Central Scotland includes the counties of Stirlingshire and neighboring Clackmannanshire, which stretch from Loch Lomond and the Trossachs to the upper reaches of the River Forth. The region is partly in the Highlands and partly in the Lowlands. Most of the early emigration from Central Scotland was by individuals or family groups, but in 1773 the Arnprior Emigration Society formed by farmers in west Stirlingshire organized an emigration to Vermont. In the early 19th century three other emigration societies in Stirlingshire—Alloa in 1817, Balfron in 1821, and Deanston in 1821—organized groups of emigrants bound to Upper Canada.
The entries in this work, to some extent, enable family historians in the Americas, Australasia, and other locations to link with their kin who remained in Scotland. The Statistical Account of Scotland (OSA), compiled between 1791 and 1799, and the New Statistical Account of Scotland (NSA), compiled between 1832 and 1845, are especially helpful for understanding Scottish society of the period. These can be consulted in major libraries, such as the National Library of Scotland, or online.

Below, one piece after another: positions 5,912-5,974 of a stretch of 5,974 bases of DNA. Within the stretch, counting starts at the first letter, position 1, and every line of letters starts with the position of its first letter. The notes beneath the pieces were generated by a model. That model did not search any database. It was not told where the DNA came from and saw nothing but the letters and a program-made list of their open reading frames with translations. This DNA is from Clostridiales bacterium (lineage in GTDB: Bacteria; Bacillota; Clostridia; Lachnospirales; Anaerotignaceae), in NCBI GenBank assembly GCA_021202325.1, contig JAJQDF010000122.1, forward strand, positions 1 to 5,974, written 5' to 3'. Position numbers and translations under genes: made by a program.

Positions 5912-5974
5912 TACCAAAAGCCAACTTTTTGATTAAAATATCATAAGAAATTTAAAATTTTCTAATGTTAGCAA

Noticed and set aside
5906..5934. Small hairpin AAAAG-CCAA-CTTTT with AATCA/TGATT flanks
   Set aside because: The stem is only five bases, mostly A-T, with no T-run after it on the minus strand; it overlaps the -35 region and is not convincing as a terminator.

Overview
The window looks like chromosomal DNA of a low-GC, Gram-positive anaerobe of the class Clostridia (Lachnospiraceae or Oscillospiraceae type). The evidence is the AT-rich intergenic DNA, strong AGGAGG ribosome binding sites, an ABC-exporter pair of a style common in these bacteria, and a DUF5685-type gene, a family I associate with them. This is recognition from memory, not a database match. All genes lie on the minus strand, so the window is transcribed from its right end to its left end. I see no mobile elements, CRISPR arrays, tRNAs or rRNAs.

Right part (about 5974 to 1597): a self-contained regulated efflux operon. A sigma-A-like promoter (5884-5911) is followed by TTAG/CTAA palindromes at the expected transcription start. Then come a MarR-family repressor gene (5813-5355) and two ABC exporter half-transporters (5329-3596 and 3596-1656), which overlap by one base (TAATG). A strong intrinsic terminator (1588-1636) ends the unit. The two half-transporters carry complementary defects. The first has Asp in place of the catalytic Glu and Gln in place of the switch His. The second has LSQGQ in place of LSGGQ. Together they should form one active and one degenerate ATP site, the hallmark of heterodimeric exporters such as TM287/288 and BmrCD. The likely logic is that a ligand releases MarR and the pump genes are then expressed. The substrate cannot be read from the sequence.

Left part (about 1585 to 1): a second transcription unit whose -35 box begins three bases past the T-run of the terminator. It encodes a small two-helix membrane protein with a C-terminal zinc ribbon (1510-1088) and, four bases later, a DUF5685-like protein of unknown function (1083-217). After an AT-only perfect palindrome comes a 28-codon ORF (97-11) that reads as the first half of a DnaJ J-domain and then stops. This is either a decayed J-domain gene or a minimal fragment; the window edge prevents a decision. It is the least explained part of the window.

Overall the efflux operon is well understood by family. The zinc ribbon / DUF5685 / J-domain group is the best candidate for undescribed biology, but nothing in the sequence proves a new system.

In the late 18th century, the regional economy was based on farming, textiles, and mining. The existence of iron and coal enabled industrialization to occur relatively early. Coalmining rapidly expanded due to domestic demand and industrial expansion, especially the adoption of the Bolton and Watt steam engines in Scottish textile mills. Supplies of flax were imported from the Baltic, and the linen manufactured became an important export for Central Scotland. The nearly simultaneous Agricultural Revolution caused the merging of small farms, creating a rural labor surplus that either moved to the burgeoning factory towns in the Lowlands or emigrated.